Skip to main content

Debt Collectors: We Should Be Able to Break Your Legs

The $13 billion debt collection industry is funneling huge amounts of cash to lawmakers in a bid to kill legislation that would finally put some limits on their predatory business model.

The debt collection industry has become a political force in Washington.,Tony Webster / Flickr

Two months ago, debt collectors won a victory when congressional lawmakers allowed stimulus checks to be garnished by creditors and government agencies. Now, as the credit industry hits a jackpot during the pandemic, the leading lobby group for debt collectors has more than tripled the amount of cash it funnels to lawmakers as it campaigns to block upcoming Democratic legislation to protect millions of Americans from the repo man.

At issue is a package of bills designed to restrict the $13 billion debt collection industry, as new Federal Reserve and Census Bureau reports show consumer and medical debt has skyrocketed during the pandemic.

One measure would prohibit the collection of medical debt for the first two years after a medical payment is due. Another would discharge student debt in the event of a debtor’s death. Other provisions aim to block lenders from forcing debtors to sign away their legal rights; outlaw threats of demotion that debt collectors reportedly aim at members of the military; and subject government-contracted debt collectors to the same restrictions as consumer debt collectors.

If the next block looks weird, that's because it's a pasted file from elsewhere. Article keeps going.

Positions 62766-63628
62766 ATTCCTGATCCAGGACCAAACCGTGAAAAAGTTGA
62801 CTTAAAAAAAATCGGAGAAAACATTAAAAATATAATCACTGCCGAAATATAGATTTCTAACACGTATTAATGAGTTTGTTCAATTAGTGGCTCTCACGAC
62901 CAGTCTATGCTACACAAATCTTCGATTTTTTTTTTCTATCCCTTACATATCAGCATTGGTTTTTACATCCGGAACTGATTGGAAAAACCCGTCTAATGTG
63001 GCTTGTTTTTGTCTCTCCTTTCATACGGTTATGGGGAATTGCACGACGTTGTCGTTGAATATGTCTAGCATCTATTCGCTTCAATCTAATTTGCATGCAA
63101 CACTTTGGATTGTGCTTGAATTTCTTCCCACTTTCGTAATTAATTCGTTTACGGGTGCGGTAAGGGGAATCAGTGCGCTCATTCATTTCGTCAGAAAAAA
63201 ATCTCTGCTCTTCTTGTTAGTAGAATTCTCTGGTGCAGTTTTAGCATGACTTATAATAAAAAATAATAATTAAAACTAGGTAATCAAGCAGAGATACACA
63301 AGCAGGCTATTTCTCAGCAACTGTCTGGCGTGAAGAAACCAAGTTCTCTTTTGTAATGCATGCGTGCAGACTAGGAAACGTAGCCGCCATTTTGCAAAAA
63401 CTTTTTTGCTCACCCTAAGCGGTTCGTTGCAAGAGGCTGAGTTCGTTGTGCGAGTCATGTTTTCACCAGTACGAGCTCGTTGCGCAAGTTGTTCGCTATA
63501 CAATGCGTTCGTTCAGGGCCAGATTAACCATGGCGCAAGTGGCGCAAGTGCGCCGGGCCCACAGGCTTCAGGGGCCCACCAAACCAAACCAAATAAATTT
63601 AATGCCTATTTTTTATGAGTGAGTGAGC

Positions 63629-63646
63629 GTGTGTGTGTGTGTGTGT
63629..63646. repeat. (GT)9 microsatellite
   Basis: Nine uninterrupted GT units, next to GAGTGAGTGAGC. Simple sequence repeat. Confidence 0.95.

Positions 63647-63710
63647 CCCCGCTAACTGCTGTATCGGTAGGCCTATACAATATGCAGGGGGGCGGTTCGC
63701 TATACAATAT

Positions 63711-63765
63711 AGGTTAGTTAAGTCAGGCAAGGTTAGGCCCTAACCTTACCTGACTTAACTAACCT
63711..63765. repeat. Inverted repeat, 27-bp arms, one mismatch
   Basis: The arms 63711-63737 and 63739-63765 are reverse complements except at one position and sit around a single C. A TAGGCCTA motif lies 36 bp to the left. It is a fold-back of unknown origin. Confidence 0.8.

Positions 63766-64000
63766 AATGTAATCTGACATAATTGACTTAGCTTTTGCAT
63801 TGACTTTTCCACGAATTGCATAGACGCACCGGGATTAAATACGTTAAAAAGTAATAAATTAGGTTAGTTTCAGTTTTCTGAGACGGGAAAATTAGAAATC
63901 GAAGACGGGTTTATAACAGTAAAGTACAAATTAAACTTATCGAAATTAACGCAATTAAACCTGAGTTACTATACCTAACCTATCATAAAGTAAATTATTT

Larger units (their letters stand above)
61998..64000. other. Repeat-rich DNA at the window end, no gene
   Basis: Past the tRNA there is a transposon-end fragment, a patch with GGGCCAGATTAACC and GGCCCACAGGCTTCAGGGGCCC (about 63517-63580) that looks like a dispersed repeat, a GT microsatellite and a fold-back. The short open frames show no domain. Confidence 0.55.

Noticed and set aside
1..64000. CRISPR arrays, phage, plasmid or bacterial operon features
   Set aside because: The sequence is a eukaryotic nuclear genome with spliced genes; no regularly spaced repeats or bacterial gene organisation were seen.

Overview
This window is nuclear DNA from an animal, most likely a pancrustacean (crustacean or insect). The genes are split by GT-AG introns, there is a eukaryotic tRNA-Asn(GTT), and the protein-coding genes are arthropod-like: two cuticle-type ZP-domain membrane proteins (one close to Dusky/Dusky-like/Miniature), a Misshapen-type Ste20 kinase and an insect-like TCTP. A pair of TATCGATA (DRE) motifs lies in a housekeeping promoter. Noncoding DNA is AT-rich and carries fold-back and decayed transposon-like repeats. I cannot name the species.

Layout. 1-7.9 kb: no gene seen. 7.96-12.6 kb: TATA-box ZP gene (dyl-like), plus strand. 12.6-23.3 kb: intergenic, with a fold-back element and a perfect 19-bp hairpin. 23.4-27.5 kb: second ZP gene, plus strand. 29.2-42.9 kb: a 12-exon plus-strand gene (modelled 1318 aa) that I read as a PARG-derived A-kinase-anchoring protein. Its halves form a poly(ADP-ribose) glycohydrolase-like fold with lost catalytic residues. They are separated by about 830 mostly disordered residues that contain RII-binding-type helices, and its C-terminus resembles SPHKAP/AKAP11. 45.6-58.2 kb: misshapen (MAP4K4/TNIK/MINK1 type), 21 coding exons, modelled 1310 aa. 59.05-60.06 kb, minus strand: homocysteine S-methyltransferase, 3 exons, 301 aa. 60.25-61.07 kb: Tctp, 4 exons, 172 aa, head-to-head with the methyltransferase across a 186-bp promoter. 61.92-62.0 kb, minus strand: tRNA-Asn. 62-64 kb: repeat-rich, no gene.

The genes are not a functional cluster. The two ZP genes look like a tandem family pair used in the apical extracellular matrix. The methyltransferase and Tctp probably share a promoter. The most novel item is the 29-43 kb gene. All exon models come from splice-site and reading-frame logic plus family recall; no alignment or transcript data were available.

“In the midst of the pandemic crisis, predatory debt collectors have made record profits while continuing with their abusive, harassing tactics while consumers struggle to make ends meet through no fault of their own,” said Democratic representative Maxine Waters, who led the successful effort to pass the bill through the House Financial Services Committee last month over the objections of GOP lawmakers.

As the legislation now moves to the House floor Thursday, ACA International — which bills itself as “the largest trade group for the debt collection industry” — has been running what it calls a “grassroots campaign” urging its 2,500 members to pressure lawmakers to vote down the legislation.

“The accounts receivable management industry plays a key role in the process of attempting to recover outstanding payments, and as such, collection agencies are an extension of every community’s businesses,” says a form letter that ACA has asked debt collectors to send to lawmakers. “If creditors cannot collect, they will be forced to not lend, and consumers — who much of this legislation is supposedly aimed at protecting — will end up being harmed the most, particularly those with fewer options for credit.”

ACA’s campaign to block the legislation coincides with debt collection giants Encore Capital and PRA Group this month announcing booming profits. The latter boasted to investors that “PRA Group had an incredible 15 months,” setting “four quarterly global cash records.”

Debt Collectors’ Fourfold Increase in Campaign Cash

While ramping up its efforts to try to block the legislation, ACA has spent $136,000 on lobbying lawmakers, and its political action committee has made more than $72,000 in campaign donations in the first three months of 2021, according to federal records we reviewed. That includes almost $60,000 — or roughly $2,000 a day — in the month of April alone, as the legislation was being negotiated.

The campaign cash represents a nearly fourfold increase in donations from the group compared to the first three months of 2019, during the start of the last election cycle.

If you like this article, please sign up for Snapshot, Portside's daily summary.

(One summary e-mail a day, you can change anytime, and Portside is always free.)